Sitting (ever attentively, naturally) through never-ending b-school lectures, I was often struck by the tension between the source of most business themes.
Biology versus the military.
The organic germination set against the need to conquer.
As I write, current favour stands behind the nurturing. Anything else, whilst laying claim to ruthless necessity, is frowned upon as bullying dictatorship. Responsibility beating point scoring pressure.
One concept of the battlefield though can have Sales merit.
Flood the zone.
Lately, this phrase gains airtime through pushing so-called Islamic State back out of Iraq. The West hopes local forces will flood the zone with their disparate array of boots on the ground.
I recalled a buzz from last year surrounding new media entrants. Attempts to secure a foothold in the highly competitive internet news arena saw one brand try and flood the zone too. Saturating personal feeds with their headline clickbait. At least one observer pondered the true merits of this;
Then, there’s the angelic metric, one hardest to pin down: the brand halo effect.
“Once you flood the zone with your brand, does that make people more willing to click through when they see your brand?” [Michael Finnegan, Atlantic Media CFO & Corporate Development SVP] says. Of course, it does, but then the issue arises for a chief financial officer and industry metrics leader: “It’s really tough to quantify that return.”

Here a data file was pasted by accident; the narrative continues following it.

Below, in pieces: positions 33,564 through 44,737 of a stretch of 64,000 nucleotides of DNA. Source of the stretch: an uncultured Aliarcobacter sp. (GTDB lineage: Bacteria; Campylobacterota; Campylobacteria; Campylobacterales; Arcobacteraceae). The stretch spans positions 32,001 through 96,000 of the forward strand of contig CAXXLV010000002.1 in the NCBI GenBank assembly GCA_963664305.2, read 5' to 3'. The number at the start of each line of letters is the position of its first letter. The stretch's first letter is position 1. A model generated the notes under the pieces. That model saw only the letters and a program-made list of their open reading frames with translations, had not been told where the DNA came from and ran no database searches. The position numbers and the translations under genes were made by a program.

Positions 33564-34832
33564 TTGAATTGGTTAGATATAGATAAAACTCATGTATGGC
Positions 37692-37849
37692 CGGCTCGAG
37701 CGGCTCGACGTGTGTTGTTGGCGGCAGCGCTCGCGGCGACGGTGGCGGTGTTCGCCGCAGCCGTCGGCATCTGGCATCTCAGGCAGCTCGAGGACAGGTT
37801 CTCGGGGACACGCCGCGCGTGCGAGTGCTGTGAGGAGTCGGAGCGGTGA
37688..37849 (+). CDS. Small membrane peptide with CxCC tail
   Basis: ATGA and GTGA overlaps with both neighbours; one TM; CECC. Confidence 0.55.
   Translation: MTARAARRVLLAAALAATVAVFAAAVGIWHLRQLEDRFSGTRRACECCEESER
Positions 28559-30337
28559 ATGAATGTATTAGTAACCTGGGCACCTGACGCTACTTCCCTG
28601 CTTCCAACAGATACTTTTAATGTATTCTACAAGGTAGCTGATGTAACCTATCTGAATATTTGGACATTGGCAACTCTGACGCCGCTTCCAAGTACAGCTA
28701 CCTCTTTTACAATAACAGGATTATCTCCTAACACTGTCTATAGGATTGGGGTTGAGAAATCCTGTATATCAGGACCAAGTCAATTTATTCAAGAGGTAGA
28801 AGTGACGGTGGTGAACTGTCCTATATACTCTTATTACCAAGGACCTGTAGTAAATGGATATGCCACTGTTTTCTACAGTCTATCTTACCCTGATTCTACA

Does flooding the zone translate into selling success?
You’re on a fresh pitch. In the vast majority of cases, you start off with a polar set-up. One buyer meets one vendor. Two people sit opposite each other. One wary, one anxious. Perhaps.
Then tomorrow they meet your competition too.
In the complex sales you chase, does victory go to those with most contacts? Not the number of people prospectside you yourself may know. More the number of your colleagues that are welcome down the line across as many of their employees as possible.
There’s a key point in qualification where you must judge if pushing the big go button will win you the bid. A marriage of becoming in tune with the buyer momentum and exposing many distinct separate relationships at the requisite levels.
Imagine the disaster if you pulled loads of your post-sale resource into prospect meetings, only to find they’re all talking to the same person and you are three months ahead of your supposed client’s urgency.
Level selling, also called rank selling, is a well known winning tactic. So when you decide to flood the zone, make sure everyone is on terms with someone they accept as on their level.